Trafalgar Tigers

A demonstrator shouts anti-Sri Lankan government slogans during a protest outside a hotel, where Sri Lanka’s President Mahinda Rajapaksa is staying in central London on Dec. 2, 2010. Photo credit Dylan Martinez/Reuters

It is truly a pity that the Sri Lankan media did not feature the photographs of the demonstrations by sections of the Tamil Diaspora staged over the week of May 12-19 in variety of western capitals, as protest and in mourning for the final week of the war which was also the last week of Mr Prabhakaran’s destructive life.

I saw the demonstration in Paris and the subsequent gathering in the Trocadero which was at a vantage point in line with the Eiffel Tower.

A few phone calls that came in told me that the demonstrations in New York, London, Geneva and Toronto were the same, and that Paris was no anomaly.

The demonstrations were revelatory, and only those who do not wish to see, for whatever reason, can doubt the visual evidence.

The most visible flag, and the only one apart from black flags and the standard of the host country or continent (e.g. the EU), was that of the Liberation Tigers of Tamil Eelam (LTTE), with its roaring Tiger, 33 bullets and crossed rifles with bayonets affixed.

That was the only political flag; the only known, recognisable flag of political or organisational identity.

A half truck bearing a man dressed or rather, partially dressed/undressed, as the late Mr Prabhakaran was part of the parade.

In London, there were red and yellow flags, but the most manifest was the Tiger standard borne by the ranks of demonstrators.  One Tiger flag had even been hoisted on a high corner of the National Gallery which faces Trafalgar Square.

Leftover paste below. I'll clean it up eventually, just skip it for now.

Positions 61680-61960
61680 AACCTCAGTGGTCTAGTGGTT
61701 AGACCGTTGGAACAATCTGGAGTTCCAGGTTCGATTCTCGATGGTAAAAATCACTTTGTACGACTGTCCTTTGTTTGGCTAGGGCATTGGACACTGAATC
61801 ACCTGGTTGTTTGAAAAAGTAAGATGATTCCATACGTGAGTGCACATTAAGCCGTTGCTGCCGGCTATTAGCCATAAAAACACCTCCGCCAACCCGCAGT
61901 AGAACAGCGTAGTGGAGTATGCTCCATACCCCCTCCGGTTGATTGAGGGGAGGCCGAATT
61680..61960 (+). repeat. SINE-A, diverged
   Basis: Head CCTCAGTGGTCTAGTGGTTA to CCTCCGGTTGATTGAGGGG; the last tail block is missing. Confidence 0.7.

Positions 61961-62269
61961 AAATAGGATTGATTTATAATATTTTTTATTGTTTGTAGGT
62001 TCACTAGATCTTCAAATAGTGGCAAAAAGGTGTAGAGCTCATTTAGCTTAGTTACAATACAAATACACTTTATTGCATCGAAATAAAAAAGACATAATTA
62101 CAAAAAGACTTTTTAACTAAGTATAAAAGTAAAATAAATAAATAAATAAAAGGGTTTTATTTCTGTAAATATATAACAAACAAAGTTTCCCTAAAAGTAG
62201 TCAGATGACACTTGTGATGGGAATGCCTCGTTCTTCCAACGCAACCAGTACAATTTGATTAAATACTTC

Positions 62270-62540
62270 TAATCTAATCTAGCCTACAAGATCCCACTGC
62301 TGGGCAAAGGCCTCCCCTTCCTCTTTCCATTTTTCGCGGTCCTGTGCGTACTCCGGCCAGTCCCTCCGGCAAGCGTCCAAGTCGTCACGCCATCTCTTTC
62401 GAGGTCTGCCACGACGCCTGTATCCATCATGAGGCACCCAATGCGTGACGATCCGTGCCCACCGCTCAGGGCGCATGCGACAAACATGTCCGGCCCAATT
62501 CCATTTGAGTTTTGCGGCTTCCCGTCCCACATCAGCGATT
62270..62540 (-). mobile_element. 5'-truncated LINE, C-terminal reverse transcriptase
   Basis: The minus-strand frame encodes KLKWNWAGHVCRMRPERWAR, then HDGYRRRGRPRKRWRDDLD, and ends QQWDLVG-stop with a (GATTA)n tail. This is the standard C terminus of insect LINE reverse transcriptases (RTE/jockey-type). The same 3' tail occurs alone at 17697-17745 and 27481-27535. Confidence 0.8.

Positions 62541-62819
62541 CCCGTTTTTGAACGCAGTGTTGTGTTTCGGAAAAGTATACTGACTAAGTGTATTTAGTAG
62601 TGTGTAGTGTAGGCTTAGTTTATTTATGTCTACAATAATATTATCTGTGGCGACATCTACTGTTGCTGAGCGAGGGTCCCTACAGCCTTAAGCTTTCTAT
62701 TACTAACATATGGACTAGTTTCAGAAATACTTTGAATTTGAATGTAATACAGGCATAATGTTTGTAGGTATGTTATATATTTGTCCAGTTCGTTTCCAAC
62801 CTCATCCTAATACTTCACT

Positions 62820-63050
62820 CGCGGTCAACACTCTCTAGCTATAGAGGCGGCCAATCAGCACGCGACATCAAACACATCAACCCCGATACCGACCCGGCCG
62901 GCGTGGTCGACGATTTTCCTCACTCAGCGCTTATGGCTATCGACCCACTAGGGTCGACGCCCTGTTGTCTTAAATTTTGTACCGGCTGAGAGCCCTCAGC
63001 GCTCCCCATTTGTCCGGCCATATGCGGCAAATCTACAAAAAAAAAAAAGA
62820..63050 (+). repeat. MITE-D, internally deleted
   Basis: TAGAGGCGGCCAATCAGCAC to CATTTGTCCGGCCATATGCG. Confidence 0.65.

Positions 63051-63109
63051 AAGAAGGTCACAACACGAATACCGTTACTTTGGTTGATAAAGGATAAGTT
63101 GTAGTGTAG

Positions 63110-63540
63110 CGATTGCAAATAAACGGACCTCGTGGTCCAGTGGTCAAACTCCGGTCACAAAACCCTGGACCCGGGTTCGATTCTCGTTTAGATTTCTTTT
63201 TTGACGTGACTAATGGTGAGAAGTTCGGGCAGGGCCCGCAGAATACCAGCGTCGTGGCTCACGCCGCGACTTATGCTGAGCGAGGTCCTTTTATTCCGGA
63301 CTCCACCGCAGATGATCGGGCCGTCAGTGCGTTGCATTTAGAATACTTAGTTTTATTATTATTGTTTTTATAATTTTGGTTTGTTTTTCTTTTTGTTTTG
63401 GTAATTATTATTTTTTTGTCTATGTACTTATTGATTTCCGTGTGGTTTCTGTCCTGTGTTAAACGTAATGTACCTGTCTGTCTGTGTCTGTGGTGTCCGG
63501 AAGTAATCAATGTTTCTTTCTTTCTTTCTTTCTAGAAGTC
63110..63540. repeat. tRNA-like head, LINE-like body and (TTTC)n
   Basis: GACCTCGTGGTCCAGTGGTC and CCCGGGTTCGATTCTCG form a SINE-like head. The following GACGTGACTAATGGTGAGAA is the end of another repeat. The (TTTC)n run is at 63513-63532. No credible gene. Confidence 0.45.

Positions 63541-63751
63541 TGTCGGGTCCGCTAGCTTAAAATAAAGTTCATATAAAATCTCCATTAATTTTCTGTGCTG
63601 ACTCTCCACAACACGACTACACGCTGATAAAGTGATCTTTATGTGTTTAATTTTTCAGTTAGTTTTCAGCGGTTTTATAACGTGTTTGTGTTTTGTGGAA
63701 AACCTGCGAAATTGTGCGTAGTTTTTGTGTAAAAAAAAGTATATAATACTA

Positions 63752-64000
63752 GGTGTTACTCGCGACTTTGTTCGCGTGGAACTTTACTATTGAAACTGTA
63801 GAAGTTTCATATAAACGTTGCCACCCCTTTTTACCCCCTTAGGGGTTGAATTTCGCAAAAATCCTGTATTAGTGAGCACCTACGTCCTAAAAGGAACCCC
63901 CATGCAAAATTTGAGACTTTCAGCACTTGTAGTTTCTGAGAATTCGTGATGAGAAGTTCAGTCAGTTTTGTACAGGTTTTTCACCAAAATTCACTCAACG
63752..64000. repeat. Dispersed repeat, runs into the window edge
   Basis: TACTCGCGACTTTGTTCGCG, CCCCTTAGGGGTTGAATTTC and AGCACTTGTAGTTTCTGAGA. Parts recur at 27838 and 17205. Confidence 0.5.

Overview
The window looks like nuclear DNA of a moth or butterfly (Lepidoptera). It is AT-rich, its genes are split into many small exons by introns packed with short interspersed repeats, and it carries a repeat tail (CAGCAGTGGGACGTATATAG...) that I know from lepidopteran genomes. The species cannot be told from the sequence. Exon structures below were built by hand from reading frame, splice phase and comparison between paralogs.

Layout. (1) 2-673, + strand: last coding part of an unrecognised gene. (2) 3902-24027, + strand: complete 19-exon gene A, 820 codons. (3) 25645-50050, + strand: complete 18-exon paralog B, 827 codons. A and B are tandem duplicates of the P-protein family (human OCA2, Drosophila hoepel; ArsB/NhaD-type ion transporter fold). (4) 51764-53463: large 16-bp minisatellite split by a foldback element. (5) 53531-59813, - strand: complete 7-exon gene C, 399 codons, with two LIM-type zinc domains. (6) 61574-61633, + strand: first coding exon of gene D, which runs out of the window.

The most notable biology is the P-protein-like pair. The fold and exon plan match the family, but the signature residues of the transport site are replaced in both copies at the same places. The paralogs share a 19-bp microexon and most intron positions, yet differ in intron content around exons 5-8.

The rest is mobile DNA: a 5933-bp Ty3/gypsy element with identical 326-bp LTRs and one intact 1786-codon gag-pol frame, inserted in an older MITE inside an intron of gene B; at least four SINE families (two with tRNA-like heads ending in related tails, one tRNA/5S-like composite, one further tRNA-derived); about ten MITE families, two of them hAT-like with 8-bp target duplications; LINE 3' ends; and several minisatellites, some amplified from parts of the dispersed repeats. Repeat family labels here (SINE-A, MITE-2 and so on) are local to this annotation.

Those who claim that the Tiger flag is “the Tamil national flag” (and that Prabhakaran is ‘the national leader of the Tamils’) do the Tamil community a profound disservice by identifying that ethnic collective with a banner of a terrorist, secessionist and fascistic movement that assassinated, among others, Nehru’s grandson with a suicide bomber at an election rally.

That is of course if the claim is spurious. If not, matters are even worse.

The photos from New York show the Tiger flags waving among placards which read ‘Libya and Ivory Coast Today; Why Not Sri Lanka tomorrow?’

For the Sri Lankan state and the majority of its citizens, matters should be as clear as they were to me last week in Europe. The game is beginning to turn zero-sum, once again.

I could have well understood had the date for mourning the dead and protesting the Tamil situation had been July 23rd or 29th which would have marked the anti-Tamil violence of July ’83. May 18-19 marks the end of a war that tormented the majority of citizenry. Those who mourn pick May 18-19 over July 23-29, because what they mourn above all is the defeat in the war, the destruction of the Tiger armed forces and the death of Velupillai Prabhakaran.